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1 Lecture 16: Generalized Additive Models Regression III: Advanced Methods Bill Jacoby Michigan State University

2 Goals of the Lecture Introduce Additive Models Explain how they extend from simple nonparametric regression (i.e., local polynomial regression) Discuss estimation using backfitting Explain how to interpret their results Conclude with some examples of Additive Models applied to real social science data 2

3 Limitations of the Multiple Nonparametric Models Recall that the general nonparametric model (both the lowess smooth and the smoothing spline) takes the following form: As we see here, the multiple nonparametric model allows all possible interactions between the independent variables in their effects on Y we specify a jointly conditional functional form This model is ideal under the following circumstances: 1. There are no more than two predictors 2. The pattern of nonlinearity is complicated and thus cannot be easily modelled with a simple transformation or polynomial regression 3. The sample size is sufficiently large 3

4 Limitations of the Multiple Nonparametric Models (2) The general nonparametric model becomes impossible to interpret and unstable as we add more explanatory variables, however 1. For example, in the lowess case, as the number of variables increases, the window span must become wider in order to ensure that each local regression has enough cases This process can create significant bias (the curve becomes too smooth) 2. It is impossible to interpret general nonparametric regression when there are more than two variables there are no coefficients, and we cannot graph effects more than three dimensions These limitations lead us to the Additive Models 4

5 Additive Regression Models Additive regression models essentially apply local regression to low dimensional projections of the data The nonparametric additive regression model is The f i are arbitrary functions estimated from the data; the errors ε are assumed to have constant variance and a mean of 0 Additive models create an estimate of the regression surface by a combination of a collection of onedimensional functions The estimated functions f i are the analogues of the coefficients in linear regression 5

6 Additive Regression Models (2) The assumption that the contribution of each covariate is additive is analogous to the assumption in linear regression that each component is estimated separately Recall that the linear regression model is where the B j represent linear effects For the additive model we model Y as an additive combination of arbitrary functions of the Xs The f j represent arbitrary functions that can be estimated by lowess or smoothing splines 6

7 Additive Regression Models (3) Now comes the question: How do we find these arbitrary functions? If the X s were completely independent which will not be the case we could simply estimate each functional form using a nonparametric regression of Y on each of the X s separately Similarly in linear regression when the X s are completely uncorrelated the partial regression slopes are identical to the marginal regression slopes Since the X s are related, however, we need to proceed in another way, in effect removing the effects of other predictors which are unknown before we begin We use a procedure called backfitting to find each curve, controlling for the effects of the others 7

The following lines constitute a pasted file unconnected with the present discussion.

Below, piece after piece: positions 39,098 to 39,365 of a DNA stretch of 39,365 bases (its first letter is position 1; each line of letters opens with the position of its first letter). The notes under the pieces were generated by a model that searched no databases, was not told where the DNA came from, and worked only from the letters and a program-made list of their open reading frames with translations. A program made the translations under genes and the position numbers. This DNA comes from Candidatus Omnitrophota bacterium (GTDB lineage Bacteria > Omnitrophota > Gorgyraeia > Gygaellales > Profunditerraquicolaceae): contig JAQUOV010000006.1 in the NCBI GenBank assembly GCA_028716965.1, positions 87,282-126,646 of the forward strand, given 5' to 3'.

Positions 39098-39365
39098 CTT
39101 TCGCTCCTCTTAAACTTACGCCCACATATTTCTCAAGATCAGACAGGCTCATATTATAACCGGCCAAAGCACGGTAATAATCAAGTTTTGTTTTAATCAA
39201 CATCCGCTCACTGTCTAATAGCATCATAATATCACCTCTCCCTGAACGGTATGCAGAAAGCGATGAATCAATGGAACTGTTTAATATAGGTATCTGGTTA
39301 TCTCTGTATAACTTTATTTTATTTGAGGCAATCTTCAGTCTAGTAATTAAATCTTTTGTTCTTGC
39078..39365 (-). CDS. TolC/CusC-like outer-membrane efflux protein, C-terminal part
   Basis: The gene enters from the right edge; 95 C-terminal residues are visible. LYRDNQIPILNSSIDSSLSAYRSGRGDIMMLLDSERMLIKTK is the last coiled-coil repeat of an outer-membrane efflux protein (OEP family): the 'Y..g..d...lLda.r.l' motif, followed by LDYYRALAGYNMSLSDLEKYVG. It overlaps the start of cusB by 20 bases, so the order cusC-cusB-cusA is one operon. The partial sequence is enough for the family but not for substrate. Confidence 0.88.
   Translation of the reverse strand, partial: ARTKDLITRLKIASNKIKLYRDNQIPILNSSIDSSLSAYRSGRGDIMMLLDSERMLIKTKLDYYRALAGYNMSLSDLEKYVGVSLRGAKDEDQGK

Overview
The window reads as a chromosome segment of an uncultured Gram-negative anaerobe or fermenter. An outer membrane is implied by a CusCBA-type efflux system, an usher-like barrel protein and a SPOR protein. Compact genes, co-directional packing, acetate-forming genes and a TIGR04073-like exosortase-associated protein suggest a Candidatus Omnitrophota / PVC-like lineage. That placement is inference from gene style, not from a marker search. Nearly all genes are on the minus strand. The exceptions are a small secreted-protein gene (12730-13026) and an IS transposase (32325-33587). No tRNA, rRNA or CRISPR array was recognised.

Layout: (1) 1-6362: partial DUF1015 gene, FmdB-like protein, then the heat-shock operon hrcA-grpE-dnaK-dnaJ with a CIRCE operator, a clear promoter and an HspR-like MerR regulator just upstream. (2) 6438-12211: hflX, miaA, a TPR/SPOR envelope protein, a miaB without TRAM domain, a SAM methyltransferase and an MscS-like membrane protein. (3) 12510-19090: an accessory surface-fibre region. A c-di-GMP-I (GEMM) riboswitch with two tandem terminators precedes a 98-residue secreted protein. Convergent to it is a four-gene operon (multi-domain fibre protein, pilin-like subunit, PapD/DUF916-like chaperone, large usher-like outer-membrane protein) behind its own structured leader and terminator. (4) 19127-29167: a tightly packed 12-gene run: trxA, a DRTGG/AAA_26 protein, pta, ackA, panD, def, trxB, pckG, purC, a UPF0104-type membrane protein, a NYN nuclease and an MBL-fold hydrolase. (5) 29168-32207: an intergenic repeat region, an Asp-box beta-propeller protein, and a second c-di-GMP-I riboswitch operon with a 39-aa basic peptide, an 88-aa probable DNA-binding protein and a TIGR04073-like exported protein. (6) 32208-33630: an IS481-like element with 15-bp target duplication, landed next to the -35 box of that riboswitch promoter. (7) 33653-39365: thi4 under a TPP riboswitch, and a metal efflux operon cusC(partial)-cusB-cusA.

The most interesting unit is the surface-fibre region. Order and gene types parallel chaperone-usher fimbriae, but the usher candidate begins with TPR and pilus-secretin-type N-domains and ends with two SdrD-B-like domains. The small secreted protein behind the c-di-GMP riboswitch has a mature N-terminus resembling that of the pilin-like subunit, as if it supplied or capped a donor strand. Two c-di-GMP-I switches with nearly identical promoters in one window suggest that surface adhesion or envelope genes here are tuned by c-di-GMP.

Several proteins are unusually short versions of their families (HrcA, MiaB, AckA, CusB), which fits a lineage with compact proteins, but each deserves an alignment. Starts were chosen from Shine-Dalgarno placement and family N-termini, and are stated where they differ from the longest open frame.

8 Estimation and Backfitting Suppose that we had a two predictor additive model: If we unrealistically knew the partial regression function f 2 but not f 1 we could rearrange the equation in order to solve for f 1 In other words, smoothing Y i -f 2 (x i2 ) against x i1 produces an estimate of α+f 1 (x i1 ). Simply put, knowing one function allows us to find the other in the real world, however we don t know either so we must proceed initially with estimates 8

9 Estimation and Backfitting (2) 1. We start by expressing the variables in mean deviation form so that the partial regressions sum to zero, thus eliminating the individual intercepts 2. We then take preliminary estimates of each function from a least-squares regression of Y on the X s 3. These estimates are then used as step (0) in an iterative estimation process 4. We then find the partial residuals for X 1, which removes Y from its linear relationship to X 2 but retains the relationship between Y and X 1 9

10 Estimation and Backfitting (3) The partial residuals for X 1 are then 5. The same procedure in step 4 is done for X 2 6. Next we smooth these partial residuals against their respective X s, providing a new estimate of f where S is the (n n) smoother transformation matrix for X j that depends only on the configuration of X ij for the jth predictor 10

11 Estimation and Backfitting (4) This process of finding new estimates of the functions by smoothing the partial residuals is reiterated until the partial functions converge That is, when the estimates of the smooth functions stabilize from one iteration to the next we stop When this process is done, we obtain estimates of s j (X ij ) for every value of X j More importantly, we will have reduced a multiple regression to a series of two-dimensional partial regression problems, making interpretation easy: Since each partial regression is only two-dimensional, the functional forms can be plotted on two-dimensional plots showing the partial effects of each X j on Y In other words, perspective plots are no longer necessary unless we include an interaction between two smoother terms 11